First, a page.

Archive for the ‘Multiemployer Pensions’ Category

Multiemployer Bailout Committee Answers

The hearing lasted about two hours today. Here is all of it (including 13 minutes of a silent overture):

And here are some excerpts I found notable:
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Bailout Committee Questions of PBGC

The Joint Select Committee on Solvency of Multiemployer Pension Plans is holding a hearing today examining the state of the Pension Benefit Guarantee Corporation (PBGC) and Co-Chairman Orrin Hatch (R-Utah) delivered an opening statement that posed the following questions of his witness for the day, soon-to-be ex-PBGC Executive Director Thomas Reeder, most of which are already answered on the PBGC’s website though, if not clearly enough, I take a swing at.

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Central States – GAO Report Coming

The General Accountability Office (GAO) has a draft report to Congress out there on investment policy decisions and challenges facing the Central States Pension Fund (CSPF) that “has not been fully reviewed within GAO and is subject to revision” which is why I can’t share the report with you but I can give you my impressions after reading it.

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Breaking News: PBGC Gets a Hearing

The Joint Select Committee on the Solvency of Multiemployer Pension Plans (Bailout Committee) today announced they will convene a hearing in one week to examine the state of the Pension Benefit Guarantee Corporation (PBGC) with PBGC Executive Director Thomas Reeder the only scheduled witness.

“With more than 100 multiemployer pension plans on the brink of failure, 1.3 million workers and retirees across the country are counting on this committee to solve this crisis,” said Sherrod Brown (D-Ohio). “As this committee works toward a bipartisan solution, this hearing will help us better understand how to fix the system, so we can protect the benefits workers have earned after a lifetime of hard work and the small businesses that could end up on the hook for pension liabilities they can’t afford to pay. We have a responsibility to get this done before it is too late.”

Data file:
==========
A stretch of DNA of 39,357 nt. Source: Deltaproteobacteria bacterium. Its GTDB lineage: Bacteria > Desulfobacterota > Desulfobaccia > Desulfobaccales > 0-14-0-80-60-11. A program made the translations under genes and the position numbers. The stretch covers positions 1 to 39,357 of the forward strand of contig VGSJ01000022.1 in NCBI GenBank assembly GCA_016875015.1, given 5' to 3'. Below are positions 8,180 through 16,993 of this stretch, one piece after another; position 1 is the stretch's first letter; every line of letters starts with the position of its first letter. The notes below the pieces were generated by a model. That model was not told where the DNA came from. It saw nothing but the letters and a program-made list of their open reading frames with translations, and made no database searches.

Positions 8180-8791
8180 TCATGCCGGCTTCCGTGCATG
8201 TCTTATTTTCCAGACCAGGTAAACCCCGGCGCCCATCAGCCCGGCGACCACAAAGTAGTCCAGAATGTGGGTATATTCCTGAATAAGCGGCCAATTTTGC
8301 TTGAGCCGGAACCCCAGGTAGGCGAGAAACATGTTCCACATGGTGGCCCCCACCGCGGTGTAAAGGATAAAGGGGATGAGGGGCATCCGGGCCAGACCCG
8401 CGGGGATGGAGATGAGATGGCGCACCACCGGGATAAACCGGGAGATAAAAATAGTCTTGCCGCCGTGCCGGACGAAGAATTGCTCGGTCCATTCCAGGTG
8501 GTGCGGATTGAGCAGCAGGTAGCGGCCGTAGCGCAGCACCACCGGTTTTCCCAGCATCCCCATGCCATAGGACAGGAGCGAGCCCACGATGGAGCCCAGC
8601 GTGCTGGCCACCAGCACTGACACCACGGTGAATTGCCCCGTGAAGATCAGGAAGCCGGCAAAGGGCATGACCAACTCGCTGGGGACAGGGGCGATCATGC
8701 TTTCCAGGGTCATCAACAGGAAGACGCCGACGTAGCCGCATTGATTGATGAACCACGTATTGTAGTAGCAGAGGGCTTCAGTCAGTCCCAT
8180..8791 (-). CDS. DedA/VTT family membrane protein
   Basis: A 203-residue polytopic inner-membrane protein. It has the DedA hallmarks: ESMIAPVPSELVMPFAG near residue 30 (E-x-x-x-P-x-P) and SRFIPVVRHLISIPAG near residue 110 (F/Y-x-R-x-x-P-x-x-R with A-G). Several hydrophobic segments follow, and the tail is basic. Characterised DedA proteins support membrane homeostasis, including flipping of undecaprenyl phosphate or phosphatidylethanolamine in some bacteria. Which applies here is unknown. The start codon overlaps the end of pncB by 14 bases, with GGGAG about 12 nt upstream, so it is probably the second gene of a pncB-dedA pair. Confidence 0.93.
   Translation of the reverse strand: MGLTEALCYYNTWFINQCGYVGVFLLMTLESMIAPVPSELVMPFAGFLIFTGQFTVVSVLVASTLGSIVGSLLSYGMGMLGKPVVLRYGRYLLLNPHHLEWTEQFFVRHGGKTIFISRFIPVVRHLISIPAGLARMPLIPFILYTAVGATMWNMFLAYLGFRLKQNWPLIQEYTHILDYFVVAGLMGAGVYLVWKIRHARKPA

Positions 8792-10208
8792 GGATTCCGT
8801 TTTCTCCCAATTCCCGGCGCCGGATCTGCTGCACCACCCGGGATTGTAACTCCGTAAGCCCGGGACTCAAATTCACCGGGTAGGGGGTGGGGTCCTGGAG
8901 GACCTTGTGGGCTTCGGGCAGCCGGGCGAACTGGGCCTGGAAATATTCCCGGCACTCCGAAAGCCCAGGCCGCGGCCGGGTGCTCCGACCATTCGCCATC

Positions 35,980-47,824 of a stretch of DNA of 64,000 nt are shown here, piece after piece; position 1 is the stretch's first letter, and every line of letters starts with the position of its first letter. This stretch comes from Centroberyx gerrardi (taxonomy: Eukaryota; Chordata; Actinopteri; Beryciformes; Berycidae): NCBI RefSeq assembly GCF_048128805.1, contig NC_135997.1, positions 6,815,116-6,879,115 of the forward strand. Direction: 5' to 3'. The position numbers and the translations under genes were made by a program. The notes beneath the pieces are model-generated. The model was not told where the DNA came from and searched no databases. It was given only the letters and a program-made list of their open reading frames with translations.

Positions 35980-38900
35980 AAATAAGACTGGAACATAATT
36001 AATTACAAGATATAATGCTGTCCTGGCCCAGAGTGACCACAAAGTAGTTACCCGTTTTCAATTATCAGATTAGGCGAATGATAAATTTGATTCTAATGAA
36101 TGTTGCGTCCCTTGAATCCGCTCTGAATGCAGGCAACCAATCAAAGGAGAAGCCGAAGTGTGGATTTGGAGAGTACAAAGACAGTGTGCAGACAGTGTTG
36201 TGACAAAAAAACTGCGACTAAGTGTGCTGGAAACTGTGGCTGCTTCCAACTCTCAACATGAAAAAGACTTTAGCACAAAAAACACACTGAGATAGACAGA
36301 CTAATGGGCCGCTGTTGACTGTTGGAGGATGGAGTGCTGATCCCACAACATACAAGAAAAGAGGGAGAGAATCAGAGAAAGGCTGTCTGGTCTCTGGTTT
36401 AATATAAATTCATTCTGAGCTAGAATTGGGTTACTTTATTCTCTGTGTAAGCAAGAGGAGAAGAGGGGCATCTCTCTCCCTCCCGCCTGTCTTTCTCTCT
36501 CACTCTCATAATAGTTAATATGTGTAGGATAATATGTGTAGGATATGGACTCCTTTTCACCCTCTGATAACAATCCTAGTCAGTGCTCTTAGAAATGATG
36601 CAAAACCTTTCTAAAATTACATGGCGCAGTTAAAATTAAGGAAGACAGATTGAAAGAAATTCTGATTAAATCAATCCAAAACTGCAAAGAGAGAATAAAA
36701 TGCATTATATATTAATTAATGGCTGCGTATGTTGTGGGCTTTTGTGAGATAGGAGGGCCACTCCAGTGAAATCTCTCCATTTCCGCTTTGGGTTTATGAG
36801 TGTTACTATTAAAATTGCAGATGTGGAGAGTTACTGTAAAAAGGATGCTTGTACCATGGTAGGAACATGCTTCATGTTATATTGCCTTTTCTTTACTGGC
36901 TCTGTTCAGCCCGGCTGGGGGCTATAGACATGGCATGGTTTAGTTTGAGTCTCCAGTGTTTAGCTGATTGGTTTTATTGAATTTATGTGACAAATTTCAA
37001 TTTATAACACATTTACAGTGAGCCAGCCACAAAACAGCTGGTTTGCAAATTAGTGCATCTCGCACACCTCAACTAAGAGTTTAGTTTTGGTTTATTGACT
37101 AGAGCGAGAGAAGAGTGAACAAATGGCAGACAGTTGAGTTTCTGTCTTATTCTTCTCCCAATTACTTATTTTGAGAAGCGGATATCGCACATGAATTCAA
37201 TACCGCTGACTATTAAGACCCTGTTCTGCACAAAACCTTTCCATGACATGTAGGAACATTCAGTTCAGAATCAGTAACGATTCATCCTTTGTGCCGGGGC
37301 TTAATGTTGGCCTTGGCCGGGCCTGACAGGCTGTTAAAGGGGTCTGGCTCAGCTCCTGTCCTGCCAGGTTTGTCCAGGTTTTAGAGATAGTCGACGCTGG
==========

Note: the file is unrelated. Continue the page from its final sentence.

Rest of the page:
What they could be hearing:

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United Mine Workers Update (2)

Last year we did an update on the status of the United Mine Workers of America (UMWA) 1974 Pension Plan. Last week that plan was spotlighted in a new report from the office of U.S. Sen. Joe Manchin, D-W.Va. detailing the pending crisis facing multi-employer pension plan and  claiming:

The UMWA Pension Fund is the most at risk of insolvency. This critical plan, which covers 87,000 retired miners–27,000 in West Virginia-and 20,000 full vested current workers, is projected to become insolvent in 2022. Their insolvency will come even sooner if we see a market downturn or additional coal company bankruptcies.
If plans like the UMWA 1974 Plan become insolvent, participants will receive significant cuts to their pension payments. The PBGC will only be able to provide a fraction of guaranteed benefits for participants in insolvent plans like the UMWA Plan. Currently, the average UMWA pension is $586 per month. If PBGC were to take over the plan, the average benefit would fall by 21 percent to $470 per month, or $5,640 annually.

But there is worse news.
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Central States – Drop Dead Date

According to the people who run the plan:

The Central States Pension Fund that covers 400,000 retirees and active workers will be insolvent by Jan. 1, 2025, and only an act of Congress can save it, the fund’s executive director told members in a conference call Wednesday evening.

Thomas Nyhan issued the insolvency notice in a session aimed at getting those 400,000 members to bombard senators and representatives to save the fund.

“Without your voice, there will be no legislation, and the fund will become insolvent,” Nyhan said on the call.

Based on Schedule H 5500 data from 2009 through 2016 Mr. Nyhan looks a bit of an optimist.

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Worst Funded ‘Nonendagered’ Multiemployer Plans

The Pension Benefit Benefit Guaranty Corporation (PBGC) keeps track of troubled multiemployer plans and form 5500 filings have these MB actuarial certifications where the plans assign risk classifications to themselves. Last year we did a blog based on 2015 MB data and developed this spreadsheet. These were the four multiemployer plans with the largest unfunded liabilities based on 2015 data:

Downloading MB data does not yield plan name (possibly on purpose) but it is easy enough to find with the EIN. 36-6044243 is Central States which admits to being in risk category D (Critical and Declining) while the next three report their status as N (Not Endangered or Critical). Is that really the case or are they playing games with actuarial assumptions?

You decide:

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